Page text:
Becker won Wimbledon because he won crucial tie breakers in three matches. Today, though, it was man against boy in the tie breaker. Becker began with a double fault. He was down, 2-1, when Lendl hit the shot of the day, perhaps of the tournament. Becker had attacked off a forehand and Lendl hit a good forehand cross court. Becker volleyed, and Lendl got to the ball and hit a wonderful chip shot.

Becker reversed himself, dove to his right and somehow hit a perfect one-hop forehand that had Lendl completely out of position, going in the wrong direction. But Lendl stopped short, pivoted and with Becker watching in astonishment, cracked a forehand cross court for a winner.

"He just got to the point in the tie breaker where he couldn't miss with his passing shots," Becker said. "When he's on the run and flying with emotion, it's tough to beat him."

Lendl won the tie breaker from there with ease while Becker kept changing rackets, all the while mumbling comments to his coach, Gunther Bosch, and manager, Ion Tiriac. Umpire Rich Kaufman, who had warned Bosch for coaching in the quarterfinals, watched all this and allowed it, deciding that discussing racket tension didn't amount to coaching.

"We talked about the coaching question before the match and we were watching," said Ken Farrar, supervisor of Grand Prix officials. "I was watching Bosch and Tiriac for signals and so was Rich. We made a judgment on the rackets that it didn't constitute coaching."

With or without coaching, Becker wasn't going to beat Lendl from two sets down. As Becker said, "Other days we might talk. Today, there was nothing to talk about."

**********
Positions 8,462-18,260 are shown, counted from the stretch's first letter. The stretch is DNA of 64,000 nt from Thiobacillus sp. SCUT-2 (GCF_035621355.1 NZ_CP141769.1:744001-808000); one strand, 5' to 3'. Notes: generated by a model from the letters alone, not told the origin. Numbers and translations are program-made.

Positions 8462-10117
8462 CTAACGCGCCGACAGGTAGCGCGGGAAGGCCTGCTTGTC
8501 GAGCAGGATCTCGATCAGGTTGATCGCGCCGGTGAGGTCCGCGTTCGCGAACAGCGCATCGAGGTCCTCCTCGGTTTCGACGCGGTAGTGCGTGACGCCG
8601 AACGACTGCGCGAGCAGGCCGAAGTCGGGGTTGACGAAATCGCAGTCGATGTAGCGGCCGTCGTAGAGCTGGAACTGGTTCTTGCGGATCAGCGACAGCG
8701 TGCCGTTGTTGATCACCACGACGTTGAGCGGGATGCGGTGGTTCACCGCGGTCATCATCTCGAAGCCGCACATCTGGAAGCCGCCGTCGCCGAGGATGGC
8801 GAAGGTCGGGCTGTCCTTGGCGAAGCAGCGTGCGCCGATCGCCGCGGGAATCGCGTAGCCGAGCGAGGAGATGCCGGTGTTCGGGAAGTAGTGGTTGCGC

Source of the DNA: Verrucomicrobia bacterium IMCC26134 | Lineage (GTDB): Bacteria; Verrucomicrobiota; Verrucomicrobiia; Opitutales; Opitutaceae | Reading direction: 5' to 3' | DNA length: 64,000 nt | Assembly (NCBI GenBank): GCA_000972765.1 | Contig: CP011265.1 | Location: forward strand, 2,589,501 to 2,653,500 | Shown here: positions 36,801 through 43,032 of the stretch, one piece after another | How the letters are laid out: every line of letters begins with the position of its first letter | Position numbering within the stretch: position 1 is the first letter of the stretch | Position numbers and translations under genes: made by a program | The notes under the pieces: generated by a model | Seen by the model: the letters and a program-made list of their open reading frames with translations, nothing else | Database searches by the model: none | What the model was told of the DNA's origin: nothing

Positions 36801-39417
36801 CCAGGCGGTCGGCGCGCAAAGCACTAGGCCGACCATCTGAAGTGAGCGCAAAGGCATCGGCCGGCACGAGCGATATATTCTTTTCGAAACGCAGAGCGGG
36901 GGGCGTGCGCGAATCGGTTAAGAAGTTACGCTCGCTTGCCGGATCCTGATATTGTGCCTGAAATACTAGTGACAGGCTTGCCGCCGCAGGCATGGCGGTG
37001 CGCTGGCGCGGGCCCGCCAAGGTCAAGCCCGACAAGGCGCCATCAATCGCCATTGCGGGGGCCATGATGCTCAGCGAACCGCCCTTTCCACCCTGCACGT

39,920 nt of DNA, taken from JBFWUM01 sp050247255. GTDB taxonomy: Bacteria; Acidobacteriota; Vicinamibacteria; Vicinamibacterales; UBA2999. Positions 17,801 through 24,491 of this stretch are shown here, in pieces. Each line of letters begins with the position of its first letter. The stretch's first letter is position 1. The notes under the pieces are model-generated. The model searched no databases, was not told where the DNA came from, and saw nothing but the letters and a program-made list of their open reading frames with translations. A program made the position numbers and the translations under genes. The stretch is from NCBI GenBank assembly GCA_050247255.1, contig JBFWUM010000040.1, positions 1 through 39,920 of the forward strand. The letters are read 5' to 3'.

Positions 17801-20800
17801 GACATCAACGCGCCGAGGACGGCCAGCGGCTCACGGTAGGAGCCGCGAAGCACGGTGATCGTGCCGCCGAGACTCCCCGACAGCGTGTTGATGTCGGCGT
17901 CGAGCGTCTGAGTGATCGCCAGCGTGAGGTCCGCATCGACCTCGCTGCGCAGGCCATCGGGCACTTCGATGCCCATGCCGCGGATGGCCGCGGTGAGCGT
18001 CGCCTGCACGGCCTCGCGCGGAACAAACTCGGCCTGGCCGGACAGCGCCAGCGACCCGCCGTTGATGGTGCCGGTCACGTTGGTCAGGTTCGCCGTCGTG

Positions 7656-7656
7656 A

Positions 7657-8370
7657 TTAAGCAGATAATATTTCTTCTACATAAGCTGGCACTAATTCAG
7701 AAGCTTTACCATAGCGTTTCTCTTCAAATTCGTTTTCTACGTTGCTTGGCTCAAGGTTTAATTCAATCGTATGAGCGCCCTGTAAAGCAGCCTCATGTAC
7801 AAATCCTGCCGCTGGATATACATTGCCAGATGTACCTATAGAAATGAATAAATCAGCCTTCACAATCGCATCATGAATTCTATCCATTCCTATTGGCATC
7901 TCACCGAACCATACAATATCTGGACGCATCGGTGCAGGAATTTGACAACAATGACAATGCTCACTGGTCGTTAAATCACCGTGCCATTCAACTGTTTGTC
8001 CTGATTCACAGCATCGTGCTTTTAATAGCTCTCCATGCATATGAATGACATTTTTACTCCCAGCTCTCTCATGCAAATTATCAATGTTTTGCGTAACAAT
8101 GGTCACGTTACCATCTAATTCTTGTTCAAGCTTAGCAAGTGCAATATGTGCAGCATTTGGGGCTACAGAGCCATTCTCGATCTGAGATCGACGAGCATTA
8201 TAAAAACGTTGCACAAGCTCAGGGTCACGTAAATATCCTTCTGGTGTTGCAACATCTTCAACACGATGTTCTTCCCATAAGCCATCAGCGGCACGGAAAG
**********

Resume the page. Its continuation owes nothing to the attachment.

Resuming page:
Lendl blew to a 3-0 lead in the third set, winning the last point of the third game when Becker went sprawling through the fake flowers and the bunting surrounding the court in vain pursuit of a volley. Becker cut his knee during the tumble and, after Lendl helped him up, needed an injury timeout to regroup.

Then, remarkably, with his knee bloodied, he won the next three games, attacking more all of a sudden. But it was a brief comeback. Lendl steadied, held at 3-all and broke Becker with a gorgeous forehand return at Becker that Becker could only scoop high into the air. Lendl waited, then smacked the ball right at Becker, who could only push it into the net. It was 5-3, Lendl was shaking his fist and serving for the match.

He did so successfully, the two men producing one more superb point, a long back-court rally that ended with a Lendl forehand blast that put Becker on the mat again, rolling helplessly. A moment later, Becker hit a backhand wide and Lendl had his third Masters title and the perfect ending, or start, to a wonderful year.

And, as both players left here, each knew that the coming year will be one that will bring them together quite a bit. If anyone is to challenge Lendl, it is likely to be Becker.

"I think this year will be tougher for me," Becker said. "Everybody knows me now. Everybody knows when they beat me, it's a big win for them. But I'm playing better now than I did last June. It will be interesting at Wimbledon and it will be interesting for me in 1986."

Anders Jarryd and Stefan Edberg won the doubles title, defeating fellow Swedes Mats Wilander and Joakim Nystrom, 6-1, 7-6 (7-5).